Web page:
The Zen mode is exactly the same as Arcade, except there is no score, no time limit, and all caves are already unlocked to begin with; thus it is a good way to practice each cave. Another option available is Puzzle. This holds 25 smaller caves where the focus is to manage to collect all diamonds and reach the exit while working within a very confined space where players must take advantage of every possible trick allowed by the physics engine to avoid trapping a precious diamond, the lead character, or block the way to the exit -- this a bit more challenging!
The Score mode holds only four caves, in which one single diamond opens the exit, but the goal is to try to get the biggest score possible within a very strict time limit. There is barely enough time to collect every single diamond and this comes across as the biggest challenge the game has to offer. It's a shame that there's absolutely no way to compare personal scores with anyone else, since there's no online leader board function.
Finally, on the same level of difficulty as "Puzzle," there's Retro. This one attempts to recreate the experience of the first games by imitating the graphics of the Commodore 64, using the same enemies and elements that the caves were composed of, but using 3D graphics like the main game...However, the stereoscopic effect cannot be initialised in this mode. Inexplicably, the sound effects are not those from the Commodore 64 version, though, nor are any of the micro-computer ports for that matter, but they sound like they have been taken from the NES version. This mode sticks to the original rules, so falling diamonds are deadly here, any hit from an enemy is deadly (there is no life bar), and a defeated enemy dies in a big explosion that destroys the elements in all squares directly next to it.
The game labels this set of caves as "extra difficult," yet they are nowhere near as hard as the caves from the classic games. Part of the reason is that the design feels much less clever this time around, and another part is that the 3D engine used runs much slower than the old 2D one found on 8-bit computers.
In the past, Rockford would have never been able to outrun any enemy or falling rocks. Once a rock sat on an empty space, it would fall right away and not just hang in midair for a split second, thus leaving enough time to get out of its way. Finally, expanding walls would expand at almost eight times the present speed. The list of differences goes on, but the bottom line is that the Retro mode is likely to appeal to old fans just from looking at it, but will induce a bad sense of disappointment in them once they try it and find out that it doesn't quite feel like the real thing, though it comes close if the lower speed isn't counted. Boulder Dash XL 3D still has a nice set of caves, admittedly, and newcomers won't notice the difference. They might even find that these caves are indeed a tad more challenging than the regular ones. However, if that was the intended purpose of this mode (and not trying to attract old-school fans, as is clearly the case), then the development team might as well have gotten rid of the old-school graphics altogether.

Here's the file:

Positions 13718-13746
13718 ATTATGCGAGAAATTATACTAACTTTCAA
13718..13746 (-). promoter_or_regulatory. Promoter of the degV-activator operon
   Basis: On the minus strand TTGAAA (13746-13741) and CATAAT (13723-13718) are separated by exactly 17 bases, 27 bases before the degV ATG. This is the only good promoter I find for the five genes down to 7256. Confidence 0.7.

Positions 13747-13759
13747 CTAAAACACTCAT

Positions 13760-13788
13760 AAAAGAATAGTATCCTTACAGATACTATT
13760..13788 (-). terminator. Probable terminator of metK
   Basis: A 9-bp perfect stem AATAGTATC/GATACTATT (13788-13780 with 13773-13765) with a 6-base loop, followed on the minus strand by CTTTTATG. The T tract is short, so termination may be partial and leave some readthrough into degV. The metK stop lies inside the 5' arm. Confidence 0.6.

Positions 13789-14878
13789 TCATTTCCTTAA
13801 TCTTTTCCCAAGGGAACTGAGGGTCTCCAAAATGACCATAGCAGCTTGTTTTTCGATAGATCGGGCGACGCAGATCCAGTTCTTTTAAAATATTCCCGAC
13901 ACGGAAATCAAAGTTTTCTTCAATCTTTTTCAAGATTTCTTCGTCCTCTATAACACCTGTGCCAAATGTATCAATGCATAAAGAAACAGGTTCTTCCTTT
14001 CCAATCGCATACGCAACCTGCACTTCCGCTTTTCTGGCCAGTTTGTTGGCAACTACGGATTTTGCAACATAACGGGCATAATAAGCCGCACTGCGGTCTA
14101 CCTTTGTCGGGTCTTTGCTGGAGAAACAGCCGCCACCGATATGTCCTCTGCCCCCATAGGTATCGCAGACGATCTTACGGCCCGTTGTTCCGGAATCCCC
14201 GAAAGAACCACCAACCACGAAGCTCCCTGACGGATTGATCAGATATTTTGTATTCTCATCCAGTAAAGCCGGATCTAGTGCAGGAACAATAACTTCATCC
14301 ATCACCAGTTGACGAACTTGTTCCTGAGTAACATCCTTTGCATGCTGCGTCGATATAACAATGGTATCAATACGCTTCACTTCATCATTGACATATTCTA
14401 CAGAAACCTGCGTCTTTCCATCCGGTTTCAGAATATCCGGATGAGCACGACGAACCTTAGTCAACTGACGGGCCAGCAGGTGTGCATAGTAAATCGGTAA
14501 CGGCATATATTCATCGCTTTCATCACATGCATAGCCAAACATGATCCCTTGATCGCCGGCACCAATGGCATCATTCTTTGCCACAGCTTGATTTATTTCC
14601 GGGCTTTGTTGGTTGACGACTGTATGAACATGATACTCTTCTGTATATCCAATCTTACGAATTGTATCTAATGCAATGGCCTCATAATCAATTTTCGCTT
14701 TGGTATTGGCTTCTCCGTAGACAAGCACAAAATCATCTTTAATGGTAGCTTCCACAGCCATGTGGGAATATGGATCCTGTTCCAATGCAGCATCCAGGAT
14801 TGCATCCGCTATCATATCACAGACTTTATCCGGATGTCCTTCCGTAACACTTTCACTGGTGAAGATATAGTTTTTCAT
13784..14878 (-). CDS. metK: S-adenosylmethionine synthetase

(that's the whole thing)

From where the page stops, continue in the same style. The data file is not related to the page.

On the whole, Boulder Dash XL 3D is a port that offers everything that was on the Xbox Live and PC versions, only with the addition of a stereoscopic 3D mode that brings nothing since all the action takes place on a same scrolling plane and there's little "depth" to be felt whatsoever. By sticking to the original package, minus the achievements found on Xbox Live, what's left is a decent package that offers some excellent fun, but will feel far too short for the most skilled players, and especially long-time Boulder Dash fans. What feels like an even bigger waste of potential is the lack of a level editor and online sharing system. The touch screen of the 3DS simply begs to be used for letting players create their own headaches. Boulder Dash Construction Kit already existed in 1986 for micro computers, but has yet to be revisited in our modern era. The 3DS was the perfect occasion to do so, but that was not to be, and that's a pity.